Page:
NITI Aayog pushes mandatory use of 25% recycled material in infra projects



is recommending the use of at least 25 per cent recycled metals, plastic and paper in India’s large projects, in order to reduce cost without compromising on project quality and will promote the tenable use of such material. This, it says, will be in line with the global move to promote the use of secondary products.


Speaking at a webinar organised by Material Association of India (MRAI) on Wednesday, Amitabh Kant, Chief Executive Officer of Niti Aayog, said, “We will urge the government to make 25 per cent use of recycled products such as metals, plastics and paper in large projects to promote secondary producers across India.”



Currently, secondary producers hardly find space in large projects due to the strong presence of primary products, which match supply prices with secondary producers. Recycled materials do not lose any physical or chemical properties and can therefore compete with primary products. Using recycled products to the extent of 25 per cent may reduce raw material cost of the project by at least 10-15 per cent.


Stressing on the need for policy support, Kant said, “The industry needs a separate model ministry which should not be regulatory but should be developmental. The industry does not get proper attention due to the absence of a parent ministry. Since is a wealth creator, we will extend all possible support from various ministries to the betterment of the industry in India.”


“Realising the value of recycling, China imported duty-free scrap as raw material from across the world in the past 50 years and has become the biggest producer of metal, plastic, paper and other valuable materials that have made that country truly ‘Atmanirbhar’. Now they are generating sufficient scrap on their own and also exporting finished and semi-finished goods to other nations. Now it is our turn. But for that, the recycling industry needs policy support,” said Sanjay Mehta, President, MRAI.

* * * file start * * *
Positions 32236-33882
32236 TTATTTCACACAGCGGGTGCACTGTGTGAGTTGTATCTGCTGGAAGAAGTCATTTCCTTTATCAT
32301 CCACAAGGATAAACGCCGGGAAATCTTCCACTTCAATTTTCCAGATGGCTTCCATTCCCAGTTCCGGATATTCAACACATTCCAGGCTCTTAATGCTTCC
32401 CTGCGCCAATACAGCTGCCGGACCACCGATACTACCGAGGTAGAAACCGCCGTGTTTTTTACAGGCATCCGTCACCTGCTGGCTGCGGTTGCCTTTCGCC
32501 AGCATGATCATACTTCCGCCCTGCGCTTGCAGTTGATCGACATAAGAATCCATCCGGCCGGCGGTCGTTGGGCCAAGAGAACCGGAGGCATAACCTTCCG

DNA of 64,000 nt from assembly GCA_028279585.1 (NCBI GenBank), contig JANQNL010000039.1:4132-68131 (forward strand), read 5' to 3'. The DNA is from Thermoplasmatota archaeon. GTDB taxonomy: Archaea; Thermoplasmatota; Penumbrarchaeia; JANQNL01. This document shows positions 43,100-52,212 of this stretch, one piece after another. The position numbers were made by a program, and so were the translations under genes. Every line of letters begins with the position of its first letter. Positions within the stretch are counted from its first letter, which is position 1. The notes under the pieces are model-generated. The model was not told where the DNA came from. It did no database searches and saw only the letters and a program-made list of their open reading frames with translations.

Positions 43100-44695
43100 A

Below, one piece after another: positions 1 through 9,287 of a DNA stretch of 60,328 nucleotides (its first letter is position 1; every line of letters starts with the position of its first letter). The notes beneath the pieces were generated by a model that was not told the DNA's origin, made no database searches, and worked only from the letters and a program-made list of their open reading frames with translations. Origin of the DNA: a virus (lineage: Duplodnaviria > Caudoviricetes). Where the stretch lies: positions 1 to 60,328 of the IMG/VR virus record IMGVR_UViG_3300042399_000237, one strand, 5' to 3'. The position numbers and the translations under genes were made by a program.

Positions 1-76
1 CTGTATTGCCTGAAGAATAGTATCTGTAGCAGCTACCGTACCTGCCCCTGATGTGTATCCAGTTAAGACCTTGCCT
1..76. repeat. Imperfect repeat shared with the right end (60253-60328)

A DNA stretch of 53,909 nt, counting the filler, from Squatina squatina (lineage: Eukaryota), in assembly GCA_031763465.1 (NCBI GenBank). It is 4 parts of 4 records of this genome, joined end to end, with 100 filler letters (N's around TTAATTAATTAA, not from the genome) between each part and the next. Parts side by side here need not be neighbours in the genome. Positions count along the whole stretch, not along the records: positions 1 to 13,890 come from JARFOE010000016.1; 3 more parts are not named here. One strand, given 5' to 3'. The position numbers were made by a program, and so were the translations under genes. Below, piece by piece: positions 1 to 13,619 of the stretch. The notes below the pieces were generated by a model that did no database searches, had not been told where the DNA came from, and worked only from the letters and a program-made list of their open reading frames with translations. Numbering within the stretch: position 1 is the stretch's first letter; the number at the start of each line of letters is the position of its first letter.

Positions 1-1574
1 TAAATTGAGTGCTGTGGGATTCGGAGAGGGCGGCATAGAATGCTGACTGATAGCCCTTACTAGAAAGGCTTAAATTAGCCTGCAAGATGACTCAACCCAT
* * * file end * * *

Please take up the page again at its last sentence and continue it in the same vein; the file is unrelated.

Unlike most other parts of the world, where import duty on scrap is ‘nil’ to promote recycling, India has levied 2.5 per cent of customs duty on it. On the other hand, finished-product imports from Asian countries attract ‘zero’ customs under the South Asian Free Trade Agreement (SAFTA), causing an inverse duty structure for secondary producers in India.


“The industry has been looking forward to a national recycling policy for two years. Developmental work in the recycling industry has stopped in the absence of such a policy. Promoting the recycling industry would reduce our dependence on finite, non-renewable virgin natural resources, which can be saved for future generations,” said Mehta.


Surendra Patawari, a member at the World Economic Forum’s Global Plastic Action Partnership and president of Institute of Scrap Recycling Industry, believes that recycling industry needs an urgent government’s attention.


Interestingly, 60 per cent of plastics used in India gets recycled. To match quality of global standard, there is an urgent need to upgrade plant and machinery.



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